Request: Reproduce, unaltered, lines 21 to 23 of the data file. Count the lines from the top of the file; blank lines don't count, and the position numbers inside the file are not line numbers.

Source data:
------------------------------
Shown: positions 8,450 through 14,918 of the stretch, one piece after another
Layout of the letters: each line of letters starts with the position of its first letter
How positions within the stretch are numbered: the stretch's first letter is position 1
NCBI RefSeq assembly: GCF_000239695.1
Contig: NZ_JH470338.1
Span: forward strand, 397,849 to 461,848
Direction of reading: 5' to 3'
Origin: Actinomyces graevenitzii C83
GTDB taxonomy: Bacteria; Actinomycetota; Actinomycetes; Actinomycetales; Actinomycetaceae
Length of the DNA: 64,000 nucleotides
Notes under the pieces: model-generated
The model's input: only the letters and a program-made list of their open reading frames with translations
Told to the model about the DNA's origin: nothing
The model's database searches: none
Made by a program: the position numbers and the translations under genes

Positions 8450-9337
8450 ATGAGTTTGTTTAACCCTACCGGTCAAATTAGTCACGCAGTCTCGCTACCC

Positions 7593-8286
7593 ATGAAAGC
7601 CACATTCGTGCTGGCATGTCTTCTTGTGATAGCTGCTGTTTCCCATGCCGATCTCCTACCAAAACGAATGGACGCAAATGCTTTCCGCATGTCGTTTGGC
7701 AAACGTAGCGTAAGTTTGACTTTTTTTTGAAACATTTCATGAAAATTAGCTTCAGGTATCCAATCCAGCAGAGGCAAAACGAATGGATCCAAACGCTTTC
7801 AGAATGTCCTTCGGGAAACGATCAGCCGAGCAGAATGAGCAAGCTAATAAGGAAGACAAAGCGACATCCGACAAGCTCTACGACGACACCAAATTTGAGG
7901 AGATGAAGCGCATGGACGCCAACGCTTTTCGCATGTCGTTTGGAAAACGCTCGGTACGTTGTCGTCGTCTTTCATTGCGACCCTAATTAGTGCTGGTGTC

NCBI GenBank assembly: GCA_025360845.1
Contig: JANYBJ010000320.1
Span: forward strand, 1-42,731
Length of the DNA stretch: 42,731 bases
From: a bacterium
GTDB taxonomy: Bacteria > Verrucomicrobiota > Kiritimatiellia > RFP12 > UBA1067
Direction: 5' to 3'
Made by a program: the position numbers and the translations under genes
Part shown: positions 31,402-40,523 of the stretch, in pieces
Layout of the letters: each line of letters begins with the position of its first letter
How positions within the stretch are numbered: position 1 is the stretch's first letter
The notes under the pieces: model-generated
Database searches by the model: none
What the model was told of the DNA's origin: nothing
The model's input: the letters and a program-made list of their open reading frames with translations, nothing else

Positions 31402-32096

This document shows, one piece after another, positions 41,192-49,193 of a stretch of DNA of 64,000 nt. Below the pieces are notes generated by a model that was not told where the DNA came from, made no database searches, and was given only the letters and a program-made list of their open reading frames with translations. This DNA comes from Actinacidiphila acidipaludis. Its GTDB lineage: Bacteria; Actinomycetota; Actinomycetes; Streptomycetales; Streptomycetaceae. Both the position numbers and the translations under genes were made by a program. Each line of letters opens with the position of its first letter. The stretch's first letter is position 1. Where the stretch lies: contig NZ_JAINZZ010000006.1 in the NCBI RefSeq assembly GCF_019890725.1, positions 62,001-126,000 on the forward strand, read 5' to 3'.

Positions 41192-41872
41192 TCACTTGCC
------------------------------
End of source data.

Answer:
7701 AAACGTAGCGTAAGTTTGACTTTTTTTTGAAACATTTCATGAAAATTAGCTTCAGGTATCCAATCCAGCAGAGGCAAAACGAATGGATCCAAACGCTTTC
7801 AGAATGTCCTTCGGGAAACGATCAGCCGAGCAGAATGAGCAAGCTAATAAGGAAGACAAAGCGACATCCGACAAGCTCTACGACGACACCAAATTTGAGG
7901 AGATGAAGCGCATGGACGCCAACGCTTTTCGCATGTCGTTTGGAAAACGCTCGGTACGTTGTCGTCGTCTTTCATTGCGACCCTAATTAGTGCTGGTGTC